is there such a thing as an etsy genuis? if so, this is it.
We all know it matters. Otherwise there wouldn’t be four major recruiting sites, countless team-specific recruiting blogs and grown men tweeting and facebooking 17 year old high school males, and breathlessly refreshing message boards for the next 14 days.
The question I want to answer is how much does it matter, and where do the numbers play out the most? How much of team success can be predicted based on recruiting profile of the present roster (not the JUCO-stuffed 38 member SEC class that the majority never shows)? Do recruiting services do a better job of predicting offense or defense? Which is more likely to win you conference and national championships, the 5 star running back or the 5 star linebacker?
I have created a complimentary recruiting database that links into my PBP database. For a source I picked Rivals because I wanted to keep it relatively straightforward and they have a full 10-year history online. I only looked at the players who were ranked at their position. Each year that is about 1,000 players and virtually every signee from a major program. Anyone not ranked for their position was omitted. I only have comprehensive rosters for all teams for the last three years, so for that time period I did my best to link the two DBs together. I am sure there are a few that I am missing but I think I got all the Dee Harts linked up with Demetrius Harts and all the other weird things that happen to a recruit's name between recruitment and the official roster.
Each recruit is given an initial value. The value is roughly
[Percentile within position] * [# of stars] ^ 2
So a 5 star #1 at his position recruit is worth about 25 points and a 50th percentile 3 star would be worth 4.5 pts. The initial value is then adjusted based on how long the player has been in the program.
The recruits are then matched up with the final rosters. Players are only counted if they are still on the roster. So any players that have transferred, left school or gone to the NFL are excluded from the totals. The only major gap is transfers. For ones I knew of right away like Cam Newton or Ryan Mallet, they only count at their final school. Most other transfers will only show up at the original school for their time there and then disappear from the grid. Players are then given a “bonus” multiplier based on their experience. Players' initial values are doubled from their first year to their second year and tripled for every year after that.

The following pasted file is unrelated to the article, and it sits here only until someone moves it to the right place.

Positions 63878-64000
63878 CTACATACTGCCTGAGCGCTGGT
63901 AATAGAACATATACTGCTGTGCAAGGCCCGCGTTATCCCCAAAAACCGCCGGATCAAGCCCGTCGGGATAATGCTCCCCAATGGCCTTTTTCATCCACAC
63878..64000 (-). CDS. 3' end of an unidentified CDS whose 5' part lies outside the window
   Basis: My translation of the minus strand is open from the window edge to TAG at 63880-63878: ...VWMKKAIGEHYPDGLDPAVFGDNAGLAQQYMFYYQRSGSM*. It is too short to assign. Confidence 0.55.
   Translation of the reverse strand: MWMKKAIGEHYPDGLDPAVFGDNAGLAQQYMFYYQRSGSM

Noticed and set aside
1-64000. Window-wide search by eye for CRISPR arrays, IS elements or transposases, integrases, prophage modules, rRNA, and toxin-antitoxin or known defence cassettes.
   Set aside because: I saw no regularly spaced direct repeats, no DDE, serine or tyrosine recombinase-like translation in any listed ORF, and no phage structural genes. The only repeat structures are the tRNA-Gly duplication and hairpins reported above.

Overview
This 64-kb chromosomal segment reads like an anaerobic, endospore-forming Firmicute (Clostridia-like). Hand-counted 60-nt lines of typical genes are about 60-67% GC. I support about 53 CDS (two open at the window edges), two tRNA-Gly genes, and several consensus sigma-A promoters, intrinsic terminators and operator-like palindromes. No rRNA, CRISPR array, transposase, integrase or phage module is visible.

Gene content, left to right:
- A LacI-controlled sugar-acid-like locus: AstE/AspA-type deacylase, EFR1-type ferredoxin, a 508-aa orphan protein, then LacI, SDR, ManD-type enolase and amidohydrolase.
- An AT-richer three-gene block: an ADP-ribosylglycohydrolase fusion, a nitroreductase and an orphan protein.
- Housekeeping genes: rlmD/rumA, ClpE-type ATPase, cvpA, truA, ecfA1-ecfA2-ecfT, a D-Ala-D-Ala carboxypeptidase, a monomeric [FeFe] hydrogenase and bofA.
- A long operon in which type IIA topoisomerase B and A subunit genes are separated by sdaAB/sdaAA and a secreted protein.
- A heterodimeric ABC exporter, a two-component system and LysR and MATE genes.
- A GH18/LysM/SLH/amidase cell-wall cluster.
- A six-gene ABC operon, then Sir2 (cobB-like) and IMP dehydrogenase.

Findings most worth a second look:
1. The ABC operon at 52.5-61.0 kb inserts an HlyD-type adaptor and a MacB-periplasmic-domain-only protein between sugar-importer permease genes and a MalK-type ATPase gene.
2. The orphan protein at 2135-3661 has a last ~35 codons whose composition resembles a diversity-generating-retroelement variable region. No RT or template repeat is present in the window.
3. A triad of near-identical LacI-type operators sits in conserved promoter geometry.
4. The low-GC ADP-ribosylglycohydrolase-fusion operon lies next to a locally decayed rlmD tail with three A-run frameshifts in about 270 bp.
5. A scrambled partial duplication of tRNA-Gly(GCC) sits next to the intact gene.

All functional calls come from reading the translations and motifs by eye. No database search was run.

That’s a lot fewer words than hours put in but in a nutshell, that’s the background for what I will show you below. The magnitude of the points isn’t relevant, all you need to know is the more points the better.
Answer Your Question Already
When you start talking to yourself within an article on mgoblog, there is only one appropriate response, CHART
Lot’s of variation within the numbers but definitely a strong correlation between recruiting points and team PAN [ed: points above normal, the Mathlete's SOS- and situation-adjusted stat]. For all the charts I put up the data will be BCS schools from 2009-2011. Recruits prior to 2009 will be included, but only the actual seasons of play from 2009 on.
There have been some really good seasons from teams with <1,000 pts like Oklahoma St this past season (896). There have also been some mediocre season from teams with 3,000+ points like Texas in 2010 (3,082 pts). But all in all more recruits is better, but we already knew that. So let’s dig a little deeper and see if recruiting rankings mean more for offense or defense and if any position groups are better indicators than others.
Who To Trust, Offense or Defense
Moving to specifics can become a bit more of a challenge. To ease that, I counted every recruit in the position they play, not the position that they are recruited for. They keep the same point total they would at the original position, it just counts in a different bucket. Whether its a WR moving to DB or an ATH finding a home, the points are set based on the initial group ranking, but they are allocated based on the roster position. On to the offense.